Objective: Our aim was to detect the effects of DNA methylations in the phosphoethanolamine/ phosphocholine phosphatase (PHOSPHO1) gene on the therapeutic efficacy of simvastatin.Methods: We used an extreme sampling approach by selecting 211 individuals from approximately the top and bottom 15% of adjusted lipid-lowering response residuals to simvastatin (n=104 for the high response group and n=107 for the low response group) from a total of 734 subjects with hyperlipidemia. They received a daily oral dose of 20 mg simvastatin for eight consecutive weeks. DNA methylation loci at the PHOSPHO1 gene were measured using high-throughput next-generation sequencing-based sequencing technology. Fasting serum lipids were measured at baseline and after eight weeks of simvastatin treatment. Results: Mean PHOSPHO1 DNA methylation had a significant negative correlation with high-density lipoprotein cholesterol (HDL-C) variation (β=-0.014, P=0.045) in the high response group. After stratifying by body mass index (BMI), the associations between the PHOSPHO1 DNA methylations and the change in HDL-C in response to simvastatin were more significant in obese subjects with a BMI of 25 kg/m2 or higher (β=-0.027, P=0.002). Mean PHOSPHO1 methylation and traditional predictors could explain up to 24.7% (adjusted R2) of the change in HDL-C response in obese patients. There was a statistically significant additive interaction term (P=0.028) between BMI and mean PHOSPHO1 methylation in the model of the change in HDL-C in response to simvastatin. Conclusion: Our findings suggest that PHOSPHO1 DNA methylations are associated with a change in HDL-C in response to simvastatin treatment, and this association is especially dependent on the extent of patient obesity.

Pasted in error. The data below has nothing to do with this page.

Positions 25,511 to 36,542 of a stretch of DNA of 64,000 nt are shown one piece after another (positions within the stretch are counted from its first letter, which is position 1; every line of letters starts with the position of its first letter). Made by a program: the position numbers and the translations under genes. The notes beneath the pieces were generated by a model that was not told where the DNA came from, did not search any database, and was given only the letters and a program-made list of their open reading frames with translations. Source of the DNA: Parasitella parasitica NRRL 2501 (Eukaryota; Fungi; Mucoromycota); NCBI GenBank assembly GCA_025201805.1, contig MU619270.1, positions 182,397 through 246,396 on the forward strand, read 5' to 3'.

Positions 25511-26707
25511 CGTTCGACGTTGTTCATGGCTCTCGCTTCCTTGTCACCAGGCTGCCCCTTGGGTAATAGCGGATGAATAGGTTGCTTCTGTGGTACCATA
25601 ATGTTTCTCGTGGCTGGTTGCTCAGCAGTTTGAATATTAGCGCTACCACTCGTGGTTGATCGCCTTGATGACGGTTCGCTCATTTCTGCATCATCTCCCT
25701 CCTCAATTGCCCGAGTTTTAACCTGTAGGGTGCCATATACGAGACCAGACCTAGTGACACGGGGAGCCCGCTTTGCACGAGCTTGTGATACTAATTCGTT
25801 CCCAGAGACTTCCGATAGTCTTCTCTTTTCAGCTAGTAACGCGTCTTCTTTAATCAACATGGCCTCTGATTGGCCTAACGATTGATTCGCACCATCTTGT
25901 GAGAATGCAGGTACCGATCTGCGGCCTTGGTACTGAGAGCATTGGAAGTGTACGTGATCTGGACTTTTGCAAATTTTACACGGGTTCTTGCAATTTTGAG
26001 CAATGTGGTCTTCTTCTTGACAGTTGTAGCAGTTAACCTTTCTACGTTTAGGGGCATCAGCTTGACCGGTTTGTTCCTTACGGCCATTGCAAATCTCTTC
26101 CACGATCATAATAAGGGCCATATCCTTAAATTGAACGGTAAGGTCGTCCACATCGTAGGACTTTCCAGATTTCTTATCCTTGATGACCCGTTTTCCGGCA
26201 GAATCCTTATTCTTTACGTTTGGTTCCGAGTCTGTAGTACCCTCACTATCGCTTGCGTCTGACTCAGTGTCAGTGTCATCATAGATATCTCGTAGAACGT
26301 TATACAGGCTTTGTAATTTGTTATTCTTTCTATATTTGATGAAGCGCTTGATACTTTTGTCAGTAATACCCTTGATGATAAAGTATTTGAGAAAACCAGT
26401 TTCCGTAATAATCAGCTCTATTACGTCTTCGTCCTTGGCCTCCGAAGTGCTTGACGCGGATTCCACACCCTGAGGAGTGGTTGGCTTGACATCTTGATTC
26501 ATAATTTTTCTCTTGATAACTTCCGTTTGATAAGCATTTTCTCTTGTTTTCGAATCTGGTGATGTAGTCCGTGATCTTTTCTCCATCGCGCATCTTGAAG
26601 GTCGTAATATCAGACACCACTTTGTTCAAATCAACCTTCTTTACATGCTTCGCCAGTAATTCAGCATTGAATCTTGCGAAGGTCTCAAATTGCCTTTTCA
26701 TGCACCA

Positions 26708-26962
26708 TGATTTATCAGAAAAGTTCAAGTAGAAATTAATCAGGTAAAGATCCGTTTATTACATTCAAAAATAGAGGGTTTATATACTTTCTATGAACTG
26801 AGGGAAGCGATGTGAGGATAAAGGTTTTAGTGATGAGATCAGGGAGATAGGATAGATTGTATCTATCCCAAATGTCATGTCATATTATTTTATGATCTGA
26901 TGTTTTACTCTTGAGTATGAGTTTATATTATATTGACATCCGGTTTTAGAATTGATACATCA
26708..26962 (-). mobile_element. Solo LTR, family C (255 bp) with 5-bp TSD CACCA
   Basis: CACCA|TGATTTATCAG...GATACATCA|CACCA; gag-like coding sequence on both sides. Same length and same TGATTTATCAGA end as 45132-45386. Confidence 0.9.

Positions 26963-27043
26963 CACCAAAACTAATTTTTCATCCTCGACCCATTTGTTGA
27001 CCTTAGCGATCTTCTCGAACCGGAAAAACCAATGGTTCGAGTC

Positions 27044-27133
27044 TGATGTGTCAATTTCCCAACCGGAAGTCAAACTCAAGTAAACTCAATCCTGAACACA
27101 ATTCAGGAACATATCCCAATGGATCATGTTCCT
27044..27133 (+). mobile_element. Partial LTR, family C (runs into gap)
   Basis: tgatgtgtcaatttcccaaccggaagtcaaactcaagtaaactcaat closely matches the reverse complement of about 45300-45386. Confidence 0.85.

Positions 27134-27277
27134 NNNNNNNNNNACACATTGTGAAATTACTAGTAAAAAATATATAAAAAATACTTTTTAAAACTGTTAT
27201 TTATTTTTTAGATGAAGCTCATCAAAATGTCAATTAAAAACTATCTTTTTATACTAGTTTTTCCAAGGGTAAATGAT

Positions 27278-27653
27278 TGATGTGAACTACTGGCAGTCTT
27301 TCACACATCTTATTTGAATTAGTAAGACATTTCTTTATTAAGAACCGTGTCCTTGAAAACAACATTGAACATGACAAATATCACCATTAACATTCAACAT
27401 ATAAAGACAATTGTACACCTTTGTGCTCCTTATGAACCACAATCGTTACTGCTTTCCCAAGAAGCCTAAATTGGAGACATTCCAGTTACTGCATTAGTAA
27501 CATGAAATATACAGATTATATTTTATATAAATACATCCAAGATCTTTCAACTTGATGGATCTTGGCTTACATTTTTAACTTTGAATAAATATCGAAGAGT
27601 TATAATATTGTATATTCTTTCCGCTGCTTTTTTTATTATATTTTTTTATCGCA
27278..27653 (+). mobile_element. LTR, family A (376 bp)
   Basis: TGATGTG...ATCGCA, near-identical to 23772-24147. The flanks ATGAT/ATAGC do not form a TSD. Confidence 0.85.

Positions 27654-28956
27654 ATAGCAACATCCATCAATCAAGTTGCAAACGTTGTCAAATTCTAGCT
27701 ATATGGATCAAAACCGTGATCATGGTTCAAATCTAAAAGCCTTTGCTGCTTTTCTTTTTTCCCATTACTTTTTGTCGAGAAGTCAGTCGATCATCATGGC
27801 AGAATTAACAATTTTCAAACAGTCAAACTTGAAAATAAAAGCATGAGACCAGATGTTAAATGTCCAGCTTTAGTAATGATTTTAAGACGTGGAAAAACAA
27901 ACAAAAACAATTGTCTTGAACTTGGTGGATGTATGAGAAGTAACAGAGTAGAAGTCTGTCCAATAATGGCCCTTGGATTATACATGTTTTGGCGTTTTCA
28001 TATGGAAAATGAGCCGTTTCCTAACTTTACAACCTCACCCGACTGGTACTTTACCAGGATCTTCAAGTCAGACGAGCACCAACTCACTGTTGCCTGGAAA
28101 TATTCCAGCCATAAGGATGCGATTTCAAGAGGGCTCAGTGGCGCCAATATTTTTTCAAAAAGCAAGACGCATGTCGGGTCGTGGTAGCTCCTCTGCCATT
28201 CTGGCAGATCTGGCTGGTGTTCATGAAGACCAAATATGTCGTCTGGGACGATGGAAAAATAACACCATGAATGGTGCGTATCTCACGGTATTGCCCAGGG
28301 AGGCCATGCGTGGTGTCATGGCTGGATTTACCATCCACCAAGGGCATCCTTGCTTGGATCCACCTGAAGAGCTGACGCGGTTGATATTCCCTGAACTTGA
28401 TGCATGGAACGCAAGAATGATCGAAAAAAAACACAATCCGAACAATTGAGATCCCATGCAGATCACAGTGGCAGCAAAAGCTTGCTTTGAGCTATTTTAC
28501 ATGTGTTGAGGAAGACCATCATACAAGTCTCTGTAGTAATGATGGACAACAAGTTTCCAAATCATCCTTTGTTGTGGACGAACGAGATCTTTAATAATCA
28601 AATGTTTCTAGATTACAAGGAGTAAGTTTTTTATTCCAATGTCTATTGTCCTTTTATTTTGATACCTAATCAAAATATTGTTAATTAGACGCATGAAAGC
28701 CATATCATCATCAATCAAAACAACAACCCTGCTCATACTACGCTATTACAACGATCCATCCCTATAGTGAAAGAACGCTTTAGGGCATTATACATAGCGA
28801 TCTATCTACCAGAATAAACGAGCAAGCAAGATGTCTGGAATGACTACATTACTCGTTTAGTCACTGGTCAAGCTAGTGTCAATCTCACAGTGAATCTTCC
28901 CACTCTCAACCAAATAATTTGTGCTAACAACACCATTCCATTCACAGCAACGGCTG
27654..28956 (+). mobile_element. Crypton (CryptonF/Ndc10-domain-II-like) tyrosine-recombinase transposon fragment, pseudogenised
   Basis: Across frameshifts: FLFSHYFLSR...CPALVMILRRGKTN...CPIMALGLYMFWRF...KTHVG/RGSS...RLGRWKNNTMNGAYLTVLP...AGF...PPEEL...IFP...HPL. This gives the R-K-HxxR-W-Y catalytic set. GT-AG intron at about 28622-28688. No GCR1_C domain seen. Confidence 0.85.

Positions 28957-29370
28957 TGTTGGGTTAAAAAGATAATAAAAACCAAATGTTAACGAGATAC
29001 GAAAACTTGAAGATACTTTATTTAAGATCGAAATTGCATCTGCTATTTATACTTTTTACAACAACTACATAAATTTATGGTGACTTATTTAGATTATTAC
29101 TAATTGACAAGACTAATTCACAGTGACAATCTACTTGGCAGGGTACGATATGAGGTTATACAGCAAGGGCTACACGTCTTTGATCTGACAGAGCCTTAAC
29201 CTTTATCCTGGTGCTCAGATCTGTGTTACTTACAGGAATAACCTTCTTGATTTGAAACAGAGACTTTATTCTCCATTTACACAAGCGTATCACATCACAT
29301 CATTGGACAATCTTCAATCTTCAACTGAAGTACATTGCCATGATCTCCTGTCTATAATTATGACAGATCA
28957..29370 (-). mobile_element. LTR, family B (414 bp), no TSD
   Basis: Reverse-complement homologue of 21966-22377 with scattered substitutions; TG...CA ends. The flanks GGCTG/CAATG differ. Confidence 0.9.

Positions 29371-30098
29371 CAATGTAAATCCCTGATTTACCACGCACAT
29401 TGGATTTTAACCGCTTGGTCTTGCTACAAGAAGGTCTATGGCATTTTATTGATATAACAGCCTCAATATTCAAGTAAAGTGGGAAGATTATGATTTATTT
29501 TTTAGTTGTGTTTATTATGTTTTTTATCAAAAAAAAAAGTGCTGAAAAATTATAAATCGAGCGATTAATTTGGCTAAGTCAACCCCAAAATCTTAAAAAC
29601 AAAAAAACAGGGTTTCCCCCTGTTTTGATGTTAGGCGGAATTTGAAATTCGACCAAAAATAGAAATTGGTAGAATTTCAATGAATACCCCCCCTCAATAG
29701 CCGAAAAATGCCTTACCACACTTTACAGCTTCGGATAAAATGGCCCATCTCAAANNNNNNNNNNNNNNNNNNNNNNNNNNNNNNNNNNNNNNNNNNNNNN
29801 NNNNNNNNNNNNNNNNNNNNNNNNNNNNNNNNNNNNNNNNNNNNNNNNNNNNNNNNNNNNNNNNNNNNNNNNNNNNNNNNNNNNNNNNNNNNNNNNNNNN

[http://dx.doi.org/10.1016/S2213-8587(15)00127-8 ] [PMID: 26095709]
[http://dx.doi.org/10.1093/hmg/ddw285 ] [PMID: 28173150]
[http://dx.doi.org/10.1161/01.CIR.0000139312.10076.BA ] [PMID: 15313959]
[http://dx.doi.org/10.1186/s40360-017-0132-y ] [PMID: 28390432]